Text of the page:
Registered Nurses (RNs) are always in demand due to the vital role they play in the healthcare industry, whether it be saving lives, supporting doctors or representing patients. With the healthcare industry constantly evolving, accelerated graduate nursing programs have become more available. Listed below is the program information, typical coursework, and general admittance requirements.
Accelerated Graduate Nursing Program Information
Accelerated graduate nursing programs cover an extended amount of material within a short time frame, allowing students to complete their master's degree in nursing in as little as 4 semesters. Students can obtain a Masters of Science in Nursing (MSN) through a number of different programs that will prepare future nurses in careers such as nurse practitioners and healthcare executives. Students who have a bachelor's in an unrelated field can pursue a Master's Entry to Nursing Practice (MENPs), an Accelerated Master's Program for Non-Nurses (AMPNN) or an Accelerated Masters in Nursing Pathway (AMNP), amongst others. The curriculum combines coursework from both a bachelor's and master's program in nursing, ultimately preparing students to take the test to become an RN, called the NCLEX-RN. In addition to the general coursework provided below, students are also required to include clinical practice hours.
Students will learn the foundations of nursing--both psychological and physiological. This course teaches students the general concepts of working in a team environment under different departments. Students will become familiar with nursing management in a diverse professional atmosphere, preparing them for careers as nurse practitioners.
This course goes over research dynamics and clinical decisions in the realm of pharmacology. Specifically, students will be taught how drugs move and transport throughout the body (i.e. pharmacokinetics and pharmacodynamics). Pharmacology aims to study the effects of drugs on both animals and humans, including their toxicology and therapeutic uses.
Often used as a foundational course for nursing skills, health assessment courses cover topics in physical examinations and patient medical history. Students will learn how to evaluate patient profiles and study systems within the body. This course prepares students for working with the general public on health evaluations.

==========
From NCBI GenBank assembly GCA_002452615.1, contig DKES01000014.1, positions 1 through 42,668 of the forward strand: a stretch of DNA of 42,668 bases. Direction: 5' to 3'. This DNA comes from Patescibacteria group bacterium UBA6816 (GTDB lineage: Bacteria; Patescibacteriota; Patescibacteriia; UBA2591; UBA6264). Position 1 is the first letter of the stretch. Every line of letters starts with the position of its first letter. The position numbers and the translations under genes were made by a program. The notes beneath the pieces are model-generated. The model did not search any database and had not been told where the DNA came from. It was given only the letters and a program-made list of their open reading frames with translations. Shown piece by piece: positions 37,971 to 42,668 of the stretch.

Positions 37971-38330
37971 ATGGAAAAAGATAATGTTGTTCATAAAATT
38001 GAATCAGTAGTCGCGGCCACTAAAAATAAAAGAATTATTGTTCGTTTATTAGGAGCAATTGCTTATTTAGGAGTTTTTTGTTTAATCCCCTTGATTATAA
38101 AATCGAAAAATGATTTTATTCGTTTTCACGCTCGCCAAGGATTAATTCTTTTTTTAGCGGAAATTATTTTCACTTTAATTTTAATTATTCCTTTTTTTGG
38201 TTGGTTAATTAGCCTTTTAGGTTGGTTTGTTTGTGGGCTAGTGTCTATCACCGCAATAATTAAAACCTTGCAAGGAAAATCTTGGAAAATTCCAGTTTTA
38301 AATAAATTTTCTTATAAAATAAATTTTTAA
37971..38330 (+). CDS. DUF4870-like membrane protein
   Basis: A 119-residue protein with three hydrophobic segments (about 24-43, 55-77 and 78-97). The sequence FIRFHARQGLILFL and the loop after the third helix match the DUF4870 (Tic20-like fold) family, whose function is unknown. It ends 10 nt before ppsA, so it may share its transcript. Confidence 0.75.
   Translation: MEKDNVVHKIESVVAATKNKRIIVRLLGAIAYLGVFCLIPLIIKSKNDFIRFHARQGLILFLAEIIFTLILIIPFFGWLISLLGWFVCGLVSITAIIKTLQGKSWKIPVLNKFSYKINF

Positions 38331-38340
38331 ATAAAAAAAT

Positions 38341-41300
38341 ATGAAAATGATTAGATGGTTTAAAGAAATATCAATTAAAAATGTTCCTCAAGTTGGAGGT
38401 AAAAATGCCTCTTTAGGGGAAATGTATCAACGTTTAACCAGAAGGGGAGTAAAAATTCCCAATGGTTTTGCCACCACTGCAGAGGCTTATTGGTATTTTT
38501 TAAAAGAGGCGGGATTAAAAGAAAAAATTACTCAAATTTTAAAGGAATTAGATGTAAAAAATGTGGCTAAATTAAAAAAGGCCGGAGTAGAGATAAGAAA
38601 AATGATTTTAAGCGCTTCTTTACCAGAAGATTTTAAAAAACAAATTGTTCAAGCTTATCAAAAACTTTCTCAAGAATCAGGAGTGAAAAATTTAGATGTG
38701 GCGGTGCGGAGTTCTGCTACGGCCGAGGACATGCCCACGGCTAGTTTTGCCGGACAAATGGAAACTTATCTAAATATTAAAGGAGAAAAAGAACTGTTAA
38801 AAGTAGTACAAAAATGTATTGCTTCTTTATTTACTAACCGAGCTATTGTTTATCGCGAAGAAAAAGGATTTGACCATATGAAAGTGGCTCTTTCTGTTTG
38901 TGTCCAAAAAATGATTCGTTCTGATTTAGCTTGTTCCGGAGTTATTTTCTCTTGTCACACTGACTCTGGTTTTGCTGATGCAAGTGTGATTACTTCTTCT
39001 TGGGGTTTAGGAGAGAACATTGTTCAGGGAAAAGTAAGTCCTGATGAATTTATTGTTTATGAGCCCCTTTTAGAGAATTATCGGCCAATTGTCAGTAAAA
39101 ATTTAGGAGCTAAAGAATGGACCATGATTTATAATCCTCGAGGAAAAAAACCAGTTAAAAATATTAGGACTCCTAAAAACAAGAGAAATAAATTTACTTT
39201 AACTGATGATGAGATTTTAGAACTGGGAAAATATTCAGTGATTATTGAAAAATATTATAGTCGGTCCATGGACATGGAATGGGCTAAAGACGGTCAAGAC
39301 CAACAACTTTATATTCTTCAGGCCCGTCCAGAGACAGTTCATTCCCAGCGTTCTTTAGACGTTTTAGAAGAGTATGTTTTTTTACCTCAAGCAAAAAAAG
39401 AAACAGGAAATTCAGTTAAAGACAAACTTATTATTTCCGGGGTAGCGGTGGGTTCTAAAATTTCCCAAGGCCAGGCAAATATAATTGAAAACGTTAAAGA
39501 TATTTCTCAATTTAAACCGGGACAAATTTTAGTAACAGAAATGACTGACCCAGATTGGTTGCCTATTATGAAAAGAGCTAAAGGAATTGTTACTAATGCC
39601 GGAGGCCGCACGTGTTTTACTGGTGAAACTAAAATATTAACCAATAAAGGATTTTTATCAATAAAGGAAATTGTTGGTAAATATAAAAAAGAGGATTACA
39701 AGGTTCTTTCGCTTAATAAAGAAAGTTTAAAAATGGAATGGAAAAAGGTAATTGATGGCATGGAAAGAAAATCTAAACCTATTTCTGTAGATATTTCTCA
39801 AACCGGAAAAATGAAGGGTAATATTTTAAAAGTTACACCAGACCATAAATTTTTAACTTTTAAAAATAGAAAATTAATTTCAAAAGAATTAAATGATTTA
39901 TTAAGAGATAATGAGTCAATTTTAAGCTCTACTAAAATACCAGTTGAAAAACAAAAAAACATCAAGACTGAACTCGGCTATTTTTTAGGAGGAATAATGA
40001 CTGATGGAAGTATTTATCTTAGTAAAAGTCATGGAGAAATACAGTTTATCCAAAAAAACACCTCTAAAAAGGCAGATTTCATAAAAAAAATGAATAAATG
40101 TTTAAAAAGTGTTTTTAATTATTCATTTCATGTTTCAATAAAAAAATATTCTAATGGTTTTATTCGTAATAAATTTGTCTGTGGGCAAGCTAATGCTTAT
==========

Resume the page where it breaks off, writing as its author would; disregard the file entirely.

Students will learn about the various ways to treat mental illnesses, as well as using pharmacological knowledge to administer relevant treatment. In addition, this course outlines the research aspect of psychiatric nursing and how to interpret that data. Similar to other courses, students will learn the practice of working with different backgrounds of people with disabilities.
Pathophysiology studies the treatment and diagnosis of injury and diseases across the lifespan. Students will develop critical thinking skills and learn to evaluate patients from different perspectives. This course is a stepping stone for graduates who want to pursue critical care nursing.
Accelerated Masters of Science in Nursing Admittance Requirements
In order to qualify for direct entry into an accelerated graduate nursing program, the student must have obtained a bachelor's degree (either in nursing or non-related, depending on the program) with at least a 3.0. Generally speaking, these accelerated programs can take up to three years to complete. Other requirements include letters of recommendation, a resume, college transcripts, pre-requisite courses (biology, chemistry, anatomy, and physics), letter of interest and in some cases, GRE scores.
Due to increasing medical demands, pursuing higher-level nursing degrees offers the satisfaction of contributing to a growing medical field. Whether you have a bachelor's in nursing or an unrelated degree, accelerated graduate nursing programs are available nationwide to prepare students from all backgrounds to enter fields in both private practices and hospital environments.